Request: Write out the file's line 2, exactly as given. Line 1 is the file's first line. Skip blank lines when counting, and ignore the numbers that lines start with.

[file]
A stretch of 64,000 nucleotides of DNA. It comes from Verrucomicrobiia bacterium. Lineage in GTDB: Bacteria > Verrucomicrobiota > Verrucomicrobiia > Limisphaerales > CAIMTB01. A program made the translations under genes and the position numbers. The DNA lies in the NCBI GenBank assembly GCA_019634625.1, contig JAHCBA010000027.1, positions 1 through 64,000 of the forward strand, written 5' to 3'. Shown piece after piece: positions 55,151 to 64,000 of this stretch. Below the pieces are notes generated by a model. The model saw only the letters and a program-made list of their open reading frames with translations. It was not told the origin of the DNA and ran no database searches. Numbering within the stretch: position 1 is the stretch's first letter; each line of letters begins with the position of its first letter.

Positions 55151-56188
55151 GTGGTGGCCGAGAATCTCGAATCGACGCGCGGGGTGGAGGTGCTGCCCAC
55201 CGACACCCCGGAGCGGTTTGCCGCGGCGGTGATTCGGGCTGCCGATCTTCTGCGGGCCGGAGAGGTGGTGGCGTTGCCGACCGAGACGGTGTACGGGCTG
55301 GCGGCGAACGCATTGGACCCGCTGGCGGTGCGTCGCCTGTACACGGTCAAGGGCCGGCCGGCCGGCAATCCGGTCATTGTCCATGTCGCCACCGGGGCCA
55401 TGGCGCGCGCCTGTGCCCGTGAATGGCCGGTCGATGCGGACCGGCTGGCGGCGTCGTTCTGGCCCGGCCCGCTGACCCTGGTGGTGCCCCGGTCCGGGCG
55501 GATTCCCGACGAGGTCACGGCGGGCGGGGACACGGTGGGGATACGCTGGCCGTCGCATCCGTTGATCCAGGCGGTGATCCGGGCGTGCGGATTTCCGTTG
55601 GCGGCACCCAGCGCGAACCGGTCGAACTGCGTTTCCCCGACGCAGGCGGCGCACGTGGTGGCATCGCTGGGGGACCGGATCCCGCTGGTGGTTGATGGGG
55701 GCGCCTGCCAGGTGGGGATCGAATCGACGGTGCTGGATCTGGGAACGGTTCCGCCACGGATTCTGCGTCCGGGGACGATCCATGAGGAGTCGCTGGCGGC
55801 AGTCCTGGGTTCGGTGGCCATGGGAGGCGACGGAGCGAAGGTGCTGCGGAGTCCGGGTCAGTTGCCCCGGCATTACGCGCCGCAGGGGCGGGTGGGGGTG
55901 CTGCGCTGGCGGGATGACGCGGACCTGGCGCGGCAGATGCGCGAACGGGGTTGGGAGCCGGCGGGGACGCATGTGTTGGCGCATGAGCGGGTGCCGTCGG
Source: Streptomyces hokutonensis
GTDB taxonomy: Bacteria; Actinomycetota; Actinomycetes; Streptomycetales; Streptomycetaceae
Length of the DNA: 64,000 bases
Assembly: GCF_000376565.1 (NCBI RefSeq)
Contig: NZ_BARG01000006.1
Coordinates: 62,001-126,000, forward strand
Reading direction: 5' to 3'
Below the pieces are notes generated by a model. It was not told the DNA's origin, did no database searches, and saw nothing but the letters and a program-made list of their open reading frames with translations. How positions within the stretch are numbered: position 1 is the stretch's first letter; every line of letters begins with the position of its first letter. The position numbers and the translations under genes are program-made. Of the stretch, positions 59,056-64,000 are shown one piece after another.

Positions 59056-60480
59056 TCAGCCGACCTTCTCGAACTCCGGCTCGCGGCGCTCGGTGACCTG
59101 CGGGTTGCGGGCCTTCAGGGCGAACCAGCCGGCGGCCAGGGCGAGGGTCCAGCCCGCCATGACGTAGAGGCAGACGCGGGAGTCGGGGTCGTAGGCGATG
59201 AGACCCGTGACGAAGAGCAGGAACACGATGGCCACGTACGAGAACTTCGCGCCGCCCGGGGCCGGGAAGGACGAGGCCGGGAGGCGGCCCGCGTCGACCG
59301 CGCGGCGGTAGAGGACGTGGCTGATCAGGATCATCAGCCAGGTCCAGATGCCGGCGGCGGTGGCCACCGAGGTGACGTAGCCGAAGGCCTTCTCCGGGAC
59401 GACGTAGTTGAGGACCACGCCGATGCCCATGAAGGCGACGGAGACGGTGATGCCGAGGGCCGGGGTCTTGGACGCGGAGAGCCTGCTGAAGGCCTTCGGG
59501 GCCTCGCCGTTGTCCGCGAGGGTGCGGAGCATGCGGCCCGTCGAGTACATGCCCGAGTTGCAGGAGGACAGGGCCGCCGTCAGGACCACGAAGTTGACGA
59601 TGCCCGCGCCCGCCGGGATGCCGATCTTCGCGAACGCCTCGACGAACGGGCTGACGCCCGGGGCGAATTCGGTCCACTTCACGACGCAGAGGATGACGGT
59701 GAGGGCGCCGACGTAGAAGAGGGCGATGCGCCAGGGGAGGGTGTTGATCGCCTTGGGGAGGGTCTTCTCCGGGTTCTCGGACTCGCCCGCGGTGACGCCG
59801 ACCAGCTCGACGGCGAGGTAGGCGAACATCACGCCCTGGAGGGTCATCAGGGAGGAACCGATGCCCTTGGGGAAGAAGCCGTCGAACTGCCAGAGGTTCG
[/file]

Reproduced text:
Positions 55151-56188